Elizabeth Coda Rose Hills
Investigating Molybdenum Disulfide Quantum Dot Blinking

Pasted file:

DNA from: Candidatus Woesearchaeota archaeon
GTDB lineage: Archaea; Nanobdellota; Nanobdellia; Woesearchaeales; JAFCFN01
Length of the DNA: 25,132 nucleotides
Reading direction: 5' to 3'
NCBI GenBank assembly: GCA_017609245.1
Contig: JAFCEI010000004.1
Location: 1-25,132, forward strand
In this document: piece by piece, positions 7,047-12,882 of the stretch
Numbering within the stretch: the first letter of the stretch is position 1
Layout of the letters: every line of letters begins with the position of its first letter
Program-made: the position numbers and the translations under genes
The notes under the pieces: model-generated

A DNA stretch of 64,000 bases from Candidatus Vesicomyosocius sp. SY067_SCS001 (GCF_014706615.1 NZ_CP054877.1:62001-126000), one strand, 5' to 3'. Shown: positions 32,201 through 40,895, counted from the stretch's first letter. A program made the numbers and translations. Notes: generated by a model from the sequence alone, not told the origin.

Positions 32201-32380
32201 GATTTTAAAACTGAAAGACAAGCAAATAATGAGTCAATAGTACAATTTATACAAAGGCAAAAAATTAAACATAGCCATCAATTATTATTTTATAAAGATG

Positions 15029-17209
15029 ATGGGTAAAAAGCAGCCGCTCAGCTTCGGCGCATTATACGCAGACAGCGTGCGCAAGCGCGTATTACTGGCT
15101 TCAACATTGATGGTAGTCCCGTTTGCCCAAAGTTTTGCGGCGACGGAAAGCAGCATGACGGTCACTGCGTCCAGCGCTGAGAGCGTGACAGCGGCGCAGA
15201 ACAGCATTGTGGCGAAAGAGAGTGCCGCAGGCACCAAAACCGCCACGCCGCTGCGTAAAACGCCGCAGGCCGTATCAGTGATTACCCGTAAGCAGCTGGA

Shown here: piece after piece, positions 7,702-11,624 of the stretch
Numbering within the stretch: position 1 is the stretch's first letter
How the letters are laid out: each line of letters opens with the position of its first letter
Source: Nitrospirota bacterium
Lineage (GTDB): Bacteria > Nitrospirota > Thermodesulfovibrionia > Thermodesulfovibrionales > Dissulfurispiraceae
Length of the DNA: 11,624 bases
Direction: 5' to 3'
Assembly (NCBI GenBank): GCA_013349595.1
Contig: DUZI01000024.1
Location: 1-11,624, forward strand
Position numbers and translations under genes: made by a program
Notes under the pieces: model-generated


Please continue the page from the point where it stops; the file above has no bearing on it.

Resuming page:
Quantum dots are tiny, semiconducting particles with unique electronic properties that distinguish them from larger particles. Notably, quantum dots have discrete energy levels. Thus, by changing the size of the dot, the difference between these energy levels change. As the size of a quantum dot decreases, the energy difference increases between the highest and lowest bands. Thus, more energy is needed to excite the dot and more is released when it returns to its ground state. As a result, quantum dots can emit light of any frequency. Notably, two-dimensional transition metal dichalcogenides have been demonstrated to be made small enough to exhibit these properties. In particular, molybdenum disulfide exhibits interesting size dependent properties. My project this summer will investigate the dynamics of trapping and charging mechanisms of molybdenum disulfide quantum dots that cause fluorescent intermittency, known as quantum dot blinking, a phenomenon in which quantum dots turn their photoluminescence on and off. An understanding of these properties holds potential for diverse applications including in bioimaging, display devices, lasers, and sensors.